A federal appeals court in Pennsylvania ruled this week that probable cause – and a warrant – are required before using GPS tracking on a suspect’s vehicle. The ruling provides important context to a Supreme Court ruling early last year in which the justices unanimously found that GPS tracking is not, as argued by law enforcement and government officials, simply another form of traditional surveillance.
The Supreme Court’s decision in January 2012 reversed the conviction of alleged drug lord Antoine Jones. Police used a GPS tracker to log Jones’ movements for a month while building a case against him. He was initially sentenced to life in prison.
Robert Barnes quotes Justice Scalia’s majority opinion, in which the court said, “We hold that the government’s installation of a GPS device on a target’s vehicle, and its use of that device to monitor the vehicle’s movements, constitutes a ‘search,'” and therefore, under the protections of the Fourth Amendment regarding search and seizure, a warrant is required.
Andrea Peterson, writing for the Washington Post on this week’s Philadelphia appeals court ruling, explains that the more recent case involved a string of pharmacy burglaries across three states. Police suspected three brothers and “slapped a magnetic GPS unit to one of their vehicles after consulting the U.S. Attorney’s office – but without obtaining a warrant.” After tracking the vehicle to a recently burglarized pharmacy, police stopped and searched the brothers, finding stolen items. The defense argued that the evidence thus obtained was gathered through an illegal search.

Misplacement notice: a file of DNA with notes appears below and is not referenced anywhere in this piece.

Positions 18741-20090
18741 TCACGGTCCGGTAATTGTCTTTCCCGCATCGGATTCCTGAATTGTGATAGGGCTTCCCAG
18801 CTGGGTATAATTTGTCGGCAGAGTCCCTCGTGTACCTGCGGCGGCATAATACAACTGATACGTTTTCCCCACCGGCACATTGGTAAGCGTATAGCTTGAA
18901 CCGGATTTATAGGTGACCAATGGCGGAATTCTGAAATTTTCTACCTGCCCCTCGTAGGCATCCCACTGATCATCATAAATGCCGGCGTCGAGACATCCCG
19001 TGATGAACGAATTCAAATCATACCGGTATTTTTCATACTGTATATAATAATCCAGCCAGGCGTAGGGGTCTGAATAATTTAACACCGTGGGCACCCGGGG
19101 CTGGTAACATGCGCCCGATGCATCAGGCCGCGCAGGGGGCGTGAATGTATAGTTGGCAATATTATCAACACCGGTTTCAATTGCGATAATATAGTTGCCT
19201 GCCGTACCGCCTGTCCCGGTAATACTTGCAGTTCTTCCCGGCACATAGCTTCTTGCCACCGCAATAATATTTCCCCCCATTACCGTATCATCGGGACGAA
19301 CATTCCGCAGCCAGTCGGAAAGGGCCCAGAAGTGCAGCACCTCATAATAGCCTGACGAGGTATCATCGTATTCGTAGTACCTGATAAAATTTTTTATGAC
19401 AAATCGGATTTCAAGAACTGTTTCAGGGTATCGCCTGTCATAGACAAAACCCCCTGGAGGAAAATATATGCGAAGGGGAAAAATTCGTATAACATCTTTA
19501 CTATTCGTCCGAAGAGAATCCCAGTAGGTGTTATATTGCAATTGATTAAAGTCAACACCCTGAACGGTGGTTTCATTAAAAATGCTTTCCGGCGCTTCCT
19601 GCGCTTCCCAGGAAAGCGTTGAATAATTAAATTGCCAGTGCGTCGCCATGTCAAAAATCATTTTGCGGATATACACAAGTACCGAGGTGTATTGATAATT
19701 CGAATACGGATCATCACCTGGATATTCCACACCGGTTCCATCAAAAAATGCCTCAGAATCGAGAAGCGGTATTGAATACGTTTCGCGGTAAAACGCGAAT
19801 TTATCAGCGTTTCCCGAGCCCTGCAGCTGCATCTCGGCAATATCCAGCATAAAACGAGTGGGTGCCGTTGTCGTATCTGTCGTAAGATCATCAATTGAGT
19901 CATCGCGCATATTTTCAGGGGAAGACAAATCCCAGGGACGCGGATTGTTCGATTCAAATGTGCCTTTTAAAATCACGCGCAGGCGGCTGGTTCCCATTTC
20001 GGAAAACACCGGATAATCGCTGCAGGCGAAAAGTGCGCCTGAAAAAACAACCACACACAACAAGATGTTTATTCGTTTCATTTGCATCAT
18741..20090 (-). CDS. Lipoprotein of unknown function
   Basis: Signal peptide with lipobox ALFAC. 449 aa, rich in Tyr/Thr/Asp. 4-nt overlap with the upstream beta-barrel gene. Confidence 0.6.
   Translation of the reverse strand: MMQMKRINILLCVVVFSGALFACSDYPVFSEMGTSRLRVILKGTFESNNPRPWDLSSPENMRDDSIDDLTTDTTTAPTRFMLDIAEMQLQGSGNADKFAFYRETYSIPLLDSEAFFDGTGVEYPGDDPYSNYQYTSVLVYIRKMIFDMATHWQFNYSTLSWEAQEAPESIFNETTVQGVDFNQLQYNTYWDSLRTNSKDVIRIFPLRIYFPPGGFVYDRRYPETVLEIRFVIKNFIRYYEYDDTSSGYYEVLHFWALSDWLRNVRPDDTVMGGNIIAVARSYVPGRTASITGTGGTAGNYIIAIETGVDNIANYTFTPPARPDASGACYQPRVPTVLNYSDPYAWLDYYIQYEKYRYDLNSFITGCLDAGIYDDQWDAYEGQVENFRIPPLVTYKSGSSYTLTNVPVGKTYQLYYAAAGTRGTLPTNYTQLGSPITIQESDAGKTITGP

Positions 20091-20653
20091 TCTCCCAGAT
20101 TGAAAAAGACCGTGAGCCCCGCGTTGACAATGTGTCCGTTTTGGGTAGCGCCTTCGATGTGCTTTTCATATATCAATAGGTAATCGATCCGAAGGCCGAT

“The District Court agreed with the brothers,” writes Peterson, “and the government appealed the case to the Court of Appeals for the 3rd District. On Tuesday, a three-judge panel upheld the lower court’s ruling, finding that the actions of the police were ‘highly disconcerting’ under a physical intrusion theory of the Fourth Amendment. The judges dismissed the government’s arguments that the search was legal because the police had probable cause even if they didn’t seek a warrant, saying, ‘generally speaking, a warrantless search is not rendered reasonable merely because probable cause existed that would have justified the issuance of a warrant.'”
In other words, it isn’t enough to think a suspect is dirty; it isn’t enough to find evidence, subsequently, that you were right about that suspect; if you are a law enforcement officer in the United States, it is still necessary to obtain a warrant before applying a GPS tracking device to a suspect’s vehicle. In a culture increasingly inundated with public surveillance in the form of traffic cameras, security cameras, facial recognition software and any number of other tracking methods, your movements, your transactions and your interests are constantly being cataloged and indexed. What most of us do not seem to understand, however, is that our movements are being tracked by a device we have voluntarily chosen to put in our pockets or on our belts. That device is your smartphone.